On 24 November 2019, the barriers at Norwich Road level crossing, near New Rackheath, Norfolk, lifted as a passenger train from Norwich to Sheringham was approaching. Two road vehicles crossed the railway in front of the train, which reached the crossing less than half a second after the second road vehicle was clear.
The investigation found that there was contamination of the railhead in the area caused by leaf-fall and atmospheric conditions. This contamination had not been removed because there were no railhead treatment trains on the Norwich to Sheringham line at weekends. The narrow band on which trains’ wheels were running on the contaminated railhead, which was a consequence of the introduction of new trains, left the wheel-rail interface vulnerable to a poor electrical contact in the event of contamination. This caused the level crossing equipment to misinterpret the position of the train, and consequently it opened the crossing to road traffic while the train was closely approaching.
RAIB has made three recommendations addressed to Network Rail regarding the planning of autumn railhead treatment, guidance on the introduction of new trains and the configuration control of signalling equipment. RAIB also identified two learning points concerning the investigation of incidents and the signalling design process.
Simon French, Chief Inspector of Rail Accidents said:
“All too often the interaction between road users and the railway at level crossings leads to incidents and accidents. In many cases the actions of the road user are the immediate cause, but in this alarming event, deficiencies in the way the railway equipment operated placed two car drivers, and the people on a passenger train, in deadly danger through no fault of their own.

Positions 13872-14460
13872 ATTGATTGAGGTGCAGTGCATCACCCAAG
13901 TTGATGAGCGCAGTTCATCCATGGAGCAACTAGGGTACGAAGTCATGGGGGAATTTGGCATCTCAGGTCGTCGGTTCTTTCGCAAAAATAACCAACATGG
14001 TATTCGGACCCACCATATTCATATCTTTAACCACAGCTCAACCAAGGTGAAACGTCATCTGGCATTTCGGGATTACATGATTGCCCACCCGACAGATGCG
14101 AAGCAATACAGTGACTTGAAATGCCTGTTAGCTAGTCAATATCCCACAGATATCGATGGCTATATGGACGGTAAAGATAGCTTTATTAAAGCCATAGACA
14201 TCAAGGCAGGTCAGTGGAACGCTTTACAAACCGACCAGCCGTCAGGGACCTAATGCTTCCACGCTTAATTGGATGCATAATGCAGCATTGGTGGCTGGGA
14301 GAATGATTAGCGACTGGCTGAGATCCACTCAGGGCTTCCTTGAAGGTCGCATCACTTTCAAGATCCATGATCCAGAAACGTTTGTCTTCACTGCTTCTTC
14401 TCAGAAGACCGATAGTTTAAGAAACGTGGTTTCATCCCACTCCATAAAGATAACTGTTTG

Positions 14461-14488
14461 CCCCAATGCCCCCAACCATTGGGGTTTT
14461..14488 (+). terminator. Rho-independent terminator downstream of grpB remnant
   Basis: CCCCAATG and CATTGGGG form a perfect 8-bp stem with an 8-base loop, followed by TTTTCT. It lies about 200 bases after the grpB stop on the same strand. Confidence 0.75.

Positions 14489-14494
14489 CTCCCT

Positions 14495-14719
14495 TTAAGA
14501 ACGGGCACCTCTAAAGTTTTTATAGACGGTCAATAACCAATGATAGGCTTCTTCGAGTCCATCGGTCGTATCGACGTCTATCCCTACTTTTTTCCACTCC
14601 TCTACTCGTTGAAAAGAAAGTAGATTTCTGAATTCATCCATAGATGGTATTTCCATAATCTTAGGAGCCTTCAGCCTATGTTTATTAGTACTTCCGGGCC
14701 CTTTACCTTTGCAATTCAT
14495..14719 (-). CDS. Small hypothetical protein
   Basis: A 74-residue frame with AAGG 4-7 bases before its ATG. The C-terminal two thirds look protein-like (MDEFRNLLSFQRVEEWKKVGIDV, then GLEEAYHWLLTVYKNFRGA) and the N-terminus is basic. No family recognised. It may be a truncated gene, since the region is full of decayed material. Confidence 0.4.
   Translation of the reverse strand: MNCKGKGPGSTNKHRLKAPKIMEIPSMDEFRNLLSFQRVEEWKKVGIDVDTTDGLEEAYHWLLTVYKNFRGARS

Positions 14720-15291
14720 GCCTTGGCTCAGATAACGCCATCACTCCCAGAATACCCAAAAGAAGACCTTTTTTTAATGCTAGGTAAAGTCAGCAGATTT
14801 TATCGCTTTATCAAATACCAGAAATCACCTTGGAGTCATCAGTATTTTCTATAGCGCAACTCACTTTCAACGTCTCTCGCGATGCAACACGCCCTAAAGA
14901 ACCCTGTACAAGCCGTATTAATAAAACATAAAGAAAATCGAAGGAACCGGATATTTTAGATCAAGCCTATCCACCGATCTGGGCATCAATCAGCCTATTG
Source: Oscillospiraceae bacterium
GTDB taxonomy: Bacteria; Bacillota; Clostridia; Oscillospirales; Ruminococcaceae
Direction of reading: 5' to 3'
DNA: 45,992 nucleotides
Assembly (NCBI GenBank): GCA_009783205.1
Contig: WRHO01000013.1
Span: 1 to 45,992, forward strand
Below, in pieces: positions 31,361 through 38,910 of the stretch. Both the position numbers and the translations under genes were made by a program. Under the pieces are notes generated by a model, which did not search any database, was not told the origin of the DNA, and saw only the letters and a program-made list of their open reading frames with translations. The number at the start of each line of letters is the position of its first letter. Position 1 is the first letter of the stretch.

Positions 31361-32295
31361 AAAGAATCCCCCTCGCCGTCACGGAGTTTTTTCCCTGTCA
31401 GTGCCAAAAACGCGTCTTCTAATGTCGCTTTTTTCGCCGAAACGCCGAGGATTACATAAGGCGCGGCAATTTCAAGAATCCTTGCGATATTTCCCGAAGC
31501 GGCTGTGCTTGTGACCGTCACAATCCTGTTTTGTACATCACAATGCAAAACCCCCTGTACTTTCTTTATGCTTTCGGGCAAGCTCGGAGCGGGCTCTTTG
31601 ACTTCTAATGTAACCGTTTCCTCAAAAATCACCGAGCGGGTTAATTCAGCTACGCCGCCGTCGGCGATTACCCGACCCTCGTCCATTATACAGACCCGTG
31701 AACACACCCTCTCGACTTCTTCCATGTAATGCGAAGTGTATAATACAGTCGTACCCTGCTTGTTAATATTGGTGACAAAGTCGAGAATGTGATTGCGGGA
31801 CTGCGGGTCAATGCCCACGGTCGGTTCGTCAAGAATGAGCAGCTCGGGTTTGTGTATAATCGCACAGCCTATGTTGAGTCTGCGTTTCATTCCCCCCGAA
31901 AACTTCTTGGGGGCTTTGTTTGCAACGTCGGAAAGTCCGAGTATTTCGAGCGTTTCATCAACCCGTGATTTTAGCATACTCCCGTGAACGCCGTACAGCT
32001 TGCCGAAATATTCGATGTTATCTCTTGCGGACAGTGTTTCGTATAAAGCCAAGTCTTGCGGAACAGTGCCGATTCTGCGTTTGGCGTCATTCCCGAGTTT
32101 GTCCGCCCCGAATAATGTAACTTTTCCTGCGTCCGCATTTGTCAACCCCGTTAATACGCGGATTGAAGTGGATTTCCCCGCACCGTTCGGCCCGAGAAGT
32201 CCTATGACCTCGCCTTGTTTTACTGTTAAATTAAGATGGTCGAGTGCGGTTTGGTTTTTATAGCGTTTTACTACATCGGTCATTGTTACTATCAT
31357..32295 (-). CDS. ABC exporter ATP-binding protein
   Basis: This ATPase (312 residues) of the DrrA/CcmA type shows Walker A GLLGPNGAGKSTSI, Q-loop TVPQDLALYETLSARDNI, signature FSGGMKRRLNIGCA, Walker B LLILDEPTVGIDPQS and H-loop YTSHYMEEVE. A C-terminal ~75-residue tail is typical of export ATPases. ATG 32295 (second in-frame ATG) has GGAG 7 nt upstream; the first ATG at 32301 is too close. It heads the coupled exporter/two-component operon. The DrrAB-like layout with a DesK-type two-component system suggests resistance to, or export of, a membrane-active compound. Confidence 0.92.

“Our investigation found that the installation at Norwich Road level crossing was a poor piece of engineering which had been in use for several years, and only luck had previously prevented an accident. A change in the type of train using the line exposed a weakness in the way that the crossing’s electronic control equipment was configured. This meant that the system lost sight of the approaching train and commanded the barriers to rise. Lessons from the trial of the crossing equipment in other locations, and from incidents involving the same equipment in service, had not been applied to the crossing at Norwich Road. It is important that the railway industry learns from this incident, and makes sure that it has effective processes in place to transfer such learning to where it is needed.”
Notes to editors
The sole purpose of RAIB investigations is to prevent future accidents and incidents and improve railway safety. RAIB does not establish blame, liability or carry out prosecutions.
RAIB operates, as far as possible, in an open and transparent manner. While our investigations are completely independent of the railway industry, we do maintain close liaison with railway companies and if we discover matters that may affect the safety of the railway, we make sure that information about them is circulated to the right people as soon as possible, and certainly long before publication of our final report.
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